News Releases

News Release - Manitoba

February 2, 2024

Manitoba Government Improving Meningococcal Vaccine Program to Better Protect Infants

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Catch-up Program will be Open to Children under Four: Asagwara

Manitoba public health officials are updating the routine immunization program to better protect infants and children from meningococcal disease with broader immunity that will help prevent serious outcomes from these infections, Health, Seniors and Long-Term Care Minister Uzoma Asagwara announced today. 

“On the advice of our public health experts, we are expediting a new and improved meningococcal vaccine, formulated to better protect young children and infants,” said Asagwara. “We want to give them the best protection possible against a very serious disease.” 

Meningococcal disease is mostly caused by five types of the meningococcal bacteria: A, B, C, Y and W. Manitoba’s childhood immunization program currently recommends a meningococcal vaccine for infants at 12 months of age that protects against the meningococcal bacteria type C. Effective March 1, the province will begin using a quadrivalent vaccine which protects against four types of the meningococcal bacteria including the W type, which is the cause of the cluster of cases recently identified in Manitoba. 

Children under the age of four are at the greatest risk of serious illness from meningococcal disease. As part of this change and a catch-up campaign, the quadrivalent vaccine will be available to:

  • 12-month-old infants who have not yet received a meningococcal vaccine;
  • children born between Jan. 1, 2020, and Feb. 28, 2023, who have not yet been immunized against meningococcal disease, recognizing the COVID-19 pandemic interrupted routine immunizations; and
  • children born between Jan. 1, 2020, and Feb. 28, 2023, who were previously vaccinated against the meningococcal bacteria type C so they have the additional protection offered by this vaccine. It is safe for these children to receive a quadrivalent vaccine, which should be spaced at least four weeks apart from their last dose.

Parents and caregivers of children scheduled to receive their 12-month vaccines before March 1 are encouraged to speak to their health-care providers about the change to the immunization program to understand what their options are. 

“I strongly encourage caregivers to have infants and young children immunized with the quadrivalent meningococcal vaccine,” said Dr. Brent Roussin, chief provincial public health officer. “Vaccinations continue to be one of the best ways to protect against serious infections and we know meningococcal infections can be very dangerous for young children. The recent increase in invasive meningococcal disease in the community really underlines the importance of keeping up to date with vaccinations in childhood and throughout our lives.”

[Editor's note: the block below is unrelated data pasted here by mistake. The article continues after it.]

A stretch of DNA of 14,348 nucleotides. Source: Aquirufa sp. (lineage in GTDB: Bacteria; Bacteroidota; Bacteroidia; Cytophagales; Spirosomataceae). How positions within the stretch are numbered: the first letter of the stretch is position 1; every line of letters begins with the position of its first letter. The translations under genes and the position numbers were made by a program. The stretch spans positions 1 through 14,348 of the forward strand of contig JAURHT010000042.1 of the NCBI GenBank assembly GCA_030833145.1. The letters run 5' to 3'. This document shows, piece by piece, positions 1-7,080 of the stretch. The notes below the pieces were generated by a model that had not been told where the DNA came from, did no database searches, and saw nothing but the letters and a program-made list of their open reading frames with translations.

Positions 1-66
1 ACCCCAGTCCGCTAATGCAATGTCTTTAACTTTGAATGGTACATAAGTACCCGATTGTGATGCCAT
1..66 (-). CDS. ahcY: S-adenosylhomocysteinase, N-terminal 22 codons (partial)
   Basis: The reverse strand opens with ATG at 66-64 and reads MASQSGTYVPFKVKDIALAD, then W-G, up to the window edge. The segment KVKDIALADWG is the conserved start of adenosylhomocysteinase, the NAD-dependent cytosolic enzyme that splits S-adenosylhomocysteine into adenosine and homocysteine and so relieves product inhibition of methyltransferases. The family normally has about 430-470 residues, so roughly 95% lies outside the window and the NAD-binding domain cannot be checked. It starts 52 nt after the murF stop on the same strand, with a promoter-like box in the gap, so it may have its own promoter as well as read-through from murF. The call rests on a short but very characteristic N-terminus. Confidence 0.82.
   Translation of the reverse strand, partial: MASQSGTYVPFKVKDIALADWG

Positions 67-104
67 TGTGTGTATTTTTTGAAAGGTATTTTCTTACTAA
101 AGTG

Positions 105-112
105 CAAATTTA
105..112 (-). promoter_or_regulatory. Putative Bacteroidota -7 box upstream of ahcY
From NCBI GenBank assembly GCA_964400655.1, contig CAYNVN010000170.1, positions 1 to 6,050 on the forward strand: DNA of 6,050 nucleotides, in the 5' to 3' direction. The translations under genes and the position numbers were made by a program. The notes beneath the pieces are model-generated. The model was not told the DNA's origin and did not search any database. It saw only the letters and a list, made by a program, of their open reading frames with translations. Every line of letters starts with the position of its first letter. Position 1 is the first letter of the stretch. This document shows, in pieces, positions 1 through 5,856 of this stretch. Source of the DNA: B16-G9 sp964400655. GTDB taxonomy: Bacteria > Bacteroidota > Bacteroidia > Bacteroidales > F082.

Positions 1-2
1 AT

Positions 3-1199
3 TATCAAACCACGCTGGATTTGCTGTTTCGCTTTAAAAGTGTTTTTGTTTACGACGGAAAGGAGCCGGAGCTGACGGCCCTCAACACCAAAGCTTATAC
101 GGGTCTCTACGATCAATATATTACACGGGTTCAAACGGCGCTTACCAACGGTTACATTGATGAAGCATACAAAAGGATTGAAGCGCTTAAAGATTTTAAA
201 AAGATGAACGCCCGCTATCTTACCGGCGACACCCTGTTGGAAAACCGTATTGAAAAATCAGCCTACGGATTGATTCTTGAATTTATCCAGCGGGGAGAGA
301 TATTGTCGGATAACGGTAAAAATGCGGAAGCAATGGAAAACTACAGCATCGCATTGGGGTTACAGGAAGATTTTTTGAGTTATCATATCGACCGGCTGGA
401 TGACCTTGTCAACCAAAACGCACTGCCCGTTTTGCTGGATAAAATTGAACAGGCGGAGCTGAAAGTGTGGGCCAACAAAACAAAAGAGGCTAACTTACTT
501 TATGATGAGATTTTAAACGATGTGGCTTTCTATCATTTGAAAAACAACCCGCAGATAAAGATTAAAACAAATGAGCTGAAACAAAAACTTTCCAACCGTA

Earlier today, the province sent a letter to health-care providers with more information about these changes and how to order the quadrivalent vaccine for infants and other eligible children. The Manitoba government expects a supply of the quadrivalent vaccine to be available on or before March 1, noted the minister. 

This vaccine will be available at medical clinics and public health offices. 

In June, the province will follow up with a letter to all parents of children born in the eligible cohort, with a reminder to book their child’s vaccination. 

The quadrivalent vaccine has been offered as part of Manitoba’s school-based vaccination program since 2019. Many older children have received or will be eligible in Grade 6 to receive the vaccine. 

Meningococcal disease is caused by bacteria and is often spread through the air from coughing or sneezing. Infected individuals can develop serious and sometimes life-threatening infections in the brain and the blood. Even with prompt medical treatment, meningococcal infections are fatal in 10 per cent of those infected. Of those who survive the disease, 20 per cent may suffer permanent brain damage, loss of limbs and neurologic disabilities including hearing loss, seizures, paralysis and developmental delays. 

Public health officials have previously reported a cluster of invasive meningococcal disease cases, affecting children and adults. Since Dec. 21, 2023, a total of nine cases have been identified including one death. For more information about meningococcal disease and data about invasive meningococcal disease cases, visit:

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